“No children?” asked an uneasy family member. “I’m really sorry. I just asked you to clarify because you’ve been married for ten years.”
The only response I could think of was, “Please don’t be sad. I am not. It was our decision not to have children.” In reply, she looked both at her with disdain and apologies.
Like any parent eager to hear the ‘good news from their daughter following the ‘two-year itch’ or the honeymoon stage, My parents also asked me that question, only to get an unsatisfactory answer. I understand their enthusiasm for having their grandchild; however, my husband and I made this thoughtful decision before getting married.
I was in my mid-thirties and mid-forties, whereas he was in his forties. At this point in our lives, the priorities of our lives were different. We both love children, but we had different views about having our very own families. God’s intervention and life allowed us to have the chance to marry again, and we each were determined to get the best of what we had.
I had listened to the rules and etiquette of family members, but I clung to my conviction that having a child should be solely for the child’s sake.
There’s never a time that my husband and I haven’t regretted our decision. I’m happy since we made it a habit to revisit the idea of having children every few years and discuss it with one another to see if we were feeling similar.
Couples can reproduce because it is required of them after marriage, and they wish to carry on their family lineage or to fill the void left within their own lives or marriage by having a child. Unfortunately, such couples comprise the majority of.
Before dedicating the last 20 years of my existence to psychotherapy, I had a passion for Montessori education. I also completed a course in it. I was employed for eight years with children between 2 and six years old and loved every minute of it. Sometimes, I wonder whether it was fulfilling an unfulfilled mother’s instinct.
What would my life be like if I had kids that I had my own? Was I a decent patient and patient mother? Or would I have yelled constantly to my son? Could I be a controlling person? The uncertainty I feel will pass quickly, and I am back to my reality and realize I’ve made the right choice.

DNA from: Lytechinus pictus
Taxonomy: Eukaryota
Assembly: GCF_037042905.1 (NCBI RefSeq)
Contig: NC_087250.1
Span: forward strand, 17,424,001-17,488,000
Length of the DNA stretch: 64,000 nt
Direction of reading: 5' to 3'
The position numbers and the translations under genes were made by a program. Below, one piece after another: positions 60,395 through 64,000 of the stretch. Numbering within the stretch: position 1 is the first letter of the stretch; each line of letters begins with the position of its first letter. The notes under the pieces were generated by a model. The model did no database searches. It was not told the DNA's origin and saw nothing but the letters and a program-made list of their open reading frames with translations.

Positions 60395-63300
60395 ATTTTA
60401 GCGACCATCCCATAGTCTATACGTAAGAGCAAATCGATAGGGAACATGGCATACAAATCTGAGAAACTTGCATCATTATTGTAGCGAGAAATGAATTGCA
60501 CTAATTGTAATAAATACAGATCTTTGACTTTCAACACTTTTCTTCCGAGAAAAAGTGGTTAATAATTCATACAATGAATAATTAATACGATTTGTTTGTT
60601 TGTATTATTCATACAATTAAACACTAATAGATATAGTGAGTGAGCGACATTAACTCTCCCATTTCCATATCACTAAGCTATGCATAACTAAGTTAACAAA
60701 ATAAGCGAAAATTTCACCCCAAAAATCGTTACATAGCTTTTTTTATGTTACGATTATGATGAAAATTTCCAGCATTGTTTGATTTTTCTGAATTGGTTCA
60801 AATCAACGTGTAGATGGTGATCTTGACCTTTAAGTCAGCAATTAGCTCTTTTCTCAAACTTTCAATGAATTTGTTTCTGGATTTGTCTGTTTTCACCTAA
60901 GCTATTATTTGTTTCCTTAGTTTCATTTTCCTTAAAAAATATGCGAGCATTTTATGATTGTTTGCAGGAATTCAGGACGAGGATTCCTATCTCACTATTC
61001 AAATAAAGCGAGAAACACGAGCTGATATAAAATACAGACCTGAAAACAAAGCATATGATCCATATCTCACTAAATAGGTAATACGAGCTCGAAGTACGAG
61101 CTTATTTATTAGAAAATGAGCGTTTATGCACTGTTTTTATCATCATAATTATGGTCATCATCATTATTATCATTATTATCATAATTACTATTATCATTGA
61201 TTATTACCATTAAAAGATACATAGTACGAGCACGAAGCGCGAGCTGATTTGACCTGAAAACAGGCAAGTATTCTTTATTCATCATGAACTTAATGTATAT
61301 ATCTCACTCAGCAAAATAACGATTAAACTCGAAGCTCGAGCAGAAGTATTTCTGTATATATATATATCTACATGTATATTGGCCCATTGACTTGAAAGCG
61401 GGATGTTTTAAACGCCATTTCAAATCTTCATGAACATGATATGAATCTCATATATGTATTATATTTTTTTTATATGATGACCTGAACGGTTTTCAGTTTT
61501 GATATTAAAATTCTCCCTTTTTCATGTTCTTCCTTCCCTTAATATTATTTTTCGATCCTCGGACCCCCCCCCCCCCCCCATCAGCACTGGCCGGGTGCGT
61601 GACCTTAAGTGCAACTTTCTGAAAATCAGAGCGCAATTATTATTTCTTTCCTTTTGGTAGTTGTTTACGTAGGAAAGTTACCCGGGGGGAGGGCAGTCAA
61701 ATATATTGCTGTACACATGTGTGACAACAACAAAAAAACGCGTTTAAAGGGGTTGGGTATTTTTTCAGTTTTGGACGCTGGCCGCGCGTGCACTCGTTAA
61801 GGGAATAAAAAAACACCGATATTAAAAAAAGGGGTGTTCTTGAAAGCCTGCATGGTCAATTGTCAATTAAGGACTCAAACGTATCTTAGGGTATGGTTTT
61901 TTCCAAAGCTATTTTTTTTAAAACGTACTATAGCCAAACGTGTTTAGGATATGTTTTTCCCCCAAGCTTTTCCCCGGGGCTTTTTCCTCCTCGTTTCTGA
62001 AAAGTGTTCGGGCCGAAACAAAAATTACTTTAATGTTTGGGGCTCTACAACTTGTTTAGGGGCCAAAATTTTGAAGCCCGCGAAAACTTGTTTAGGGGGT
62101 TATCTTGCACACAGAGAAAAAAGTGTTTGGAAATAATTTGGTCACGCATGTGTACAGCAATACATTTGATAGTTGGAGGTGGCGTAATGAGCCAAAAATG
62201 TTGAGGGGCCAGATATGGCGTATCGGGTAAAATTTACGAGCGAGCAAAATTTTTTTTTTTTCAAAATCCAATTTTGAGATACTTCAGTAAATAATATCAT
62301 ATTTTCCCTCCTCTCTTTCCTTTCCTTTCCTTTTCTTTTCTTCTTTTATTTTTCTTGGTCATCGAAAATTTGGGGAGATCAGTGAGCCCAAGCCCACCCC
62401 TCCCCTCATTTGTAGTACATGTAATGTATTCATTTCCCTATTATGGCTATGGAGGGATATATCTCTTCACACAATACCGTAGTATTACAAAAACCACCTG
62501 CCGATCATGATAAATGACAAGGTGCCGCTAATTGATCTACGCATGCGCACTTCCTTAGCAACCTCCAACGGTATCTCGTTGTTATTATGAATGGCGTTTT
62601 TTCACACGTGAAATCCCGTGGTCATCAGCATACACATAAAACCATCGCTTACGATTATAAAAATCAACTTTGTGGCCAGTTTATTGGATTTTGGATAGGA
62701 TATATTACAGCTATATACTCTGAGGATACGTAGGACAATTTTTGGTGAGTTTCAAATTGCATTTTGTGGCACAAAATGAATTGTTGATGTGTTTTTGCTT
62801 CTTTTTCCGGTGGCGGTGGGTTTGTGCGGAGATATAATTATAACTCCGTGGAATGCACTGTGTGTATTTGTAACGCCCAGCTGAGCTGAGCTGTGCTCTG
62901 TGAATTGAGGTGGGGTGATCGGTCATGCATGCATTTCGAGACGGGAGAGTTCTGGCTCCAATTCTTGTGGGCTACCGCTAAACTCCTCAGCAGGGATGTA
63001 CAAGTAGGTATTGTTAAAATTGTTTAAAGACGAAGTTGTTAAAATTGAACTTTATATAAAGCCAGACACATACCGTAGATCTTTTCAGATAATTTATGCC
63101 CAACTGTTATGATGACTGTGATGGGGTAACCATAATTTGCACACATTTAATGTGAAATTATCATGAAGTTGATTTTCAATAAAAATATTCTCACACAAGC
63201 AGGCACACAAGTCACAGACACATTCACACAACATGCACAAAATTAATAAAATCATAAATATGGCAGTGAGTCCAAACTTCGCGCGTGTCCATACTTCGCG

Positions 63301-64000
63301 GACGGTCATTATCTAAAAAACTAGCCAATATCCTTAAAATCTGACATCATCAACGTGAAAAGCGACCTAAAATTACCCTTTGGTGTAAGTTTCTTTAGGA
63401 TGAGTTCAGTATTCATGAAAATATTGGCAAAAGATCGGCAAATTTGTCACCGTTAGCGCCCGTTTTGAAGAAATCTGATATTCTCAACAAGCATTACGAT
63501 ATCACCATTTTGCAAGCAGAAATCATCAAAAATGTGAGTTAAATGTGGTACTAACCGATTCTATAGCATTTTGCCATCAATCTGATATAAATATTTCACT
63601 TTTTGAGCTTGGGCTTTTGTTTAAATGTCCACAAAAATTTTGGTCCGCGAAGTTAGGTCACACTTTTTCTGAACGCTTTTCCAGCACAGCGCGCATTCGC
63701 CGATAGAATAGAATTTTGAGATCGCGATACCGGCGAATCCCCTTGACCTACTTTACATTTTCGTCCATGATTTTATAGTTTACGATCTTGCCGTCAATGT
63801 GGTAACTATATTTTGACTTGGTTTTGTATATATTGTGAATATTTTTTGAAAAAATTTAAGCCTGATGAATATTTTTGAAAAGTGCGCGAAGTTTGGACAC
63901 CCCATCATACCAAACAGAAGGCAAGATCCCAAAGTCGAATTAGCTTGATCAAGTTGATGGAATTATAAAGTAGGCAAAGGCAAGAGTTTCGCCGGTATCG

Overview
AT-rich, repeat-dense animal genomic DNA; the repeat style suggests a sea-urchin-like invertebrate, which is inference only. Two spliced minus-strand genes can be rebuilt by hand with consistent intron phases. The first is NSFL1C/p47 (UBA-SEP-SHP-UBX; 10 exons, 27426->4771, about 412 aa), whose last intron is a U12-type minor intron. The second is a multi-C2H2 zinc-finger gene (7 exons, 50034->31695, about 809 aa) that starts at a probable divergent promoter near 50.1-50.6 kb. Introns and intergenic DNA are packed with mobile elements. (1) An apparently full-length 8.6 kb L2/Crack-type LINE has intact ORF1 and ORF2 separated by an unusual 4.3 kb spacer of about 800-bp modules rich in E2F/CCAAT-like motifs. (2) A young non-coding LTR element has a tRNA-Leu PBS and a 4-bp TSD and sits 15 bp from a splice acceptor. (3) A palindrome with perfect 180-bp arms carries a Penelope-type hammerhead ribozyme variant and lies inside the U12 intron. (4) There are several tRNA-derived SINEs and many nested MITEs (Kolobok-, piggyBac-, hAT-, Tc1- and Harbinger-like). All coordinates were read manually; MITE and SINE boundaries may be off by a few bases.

Couples with no children typically compensate through solid relationships and friendships. I also realized that we must prepare for the possibility of not having children to depend on for help. However, there is no assurance that kids will be available when you need to look after them. It’s a bitter pill that many have to swallow.
The vast and hefty choice is a challenging one to make. It’s also difficult to ignore the pressures of society, family, or the natural clock. But, it is essential to consider the real reasons for having children.
My family has embraced our decision, and I am very grateful. My husband and I feel complete as a couple today.
A brand new Swedish research has proven the long-term beneficial effects of exercise routines on health. The study, conducted over33 years, examined the relationship between the cardiorespiratory fitness of young men and the development of site-specific cancer as they aged.
The report, published in the British Journal of Sports Medicine, concludes that there is a lower likelihood of developing nine of 18 cancers specific to sites in those who maintained a high fitness level through regular training in their teens.
Organs with a lower risk of cancer include the neck, head, deso, esophagus, stomach, colon, pancreas, liver, rectum, kidney, and lead.
It was also discovered that people with more aerobic fitness levels had a 20-40% less risk of developing cancer at digestion sites.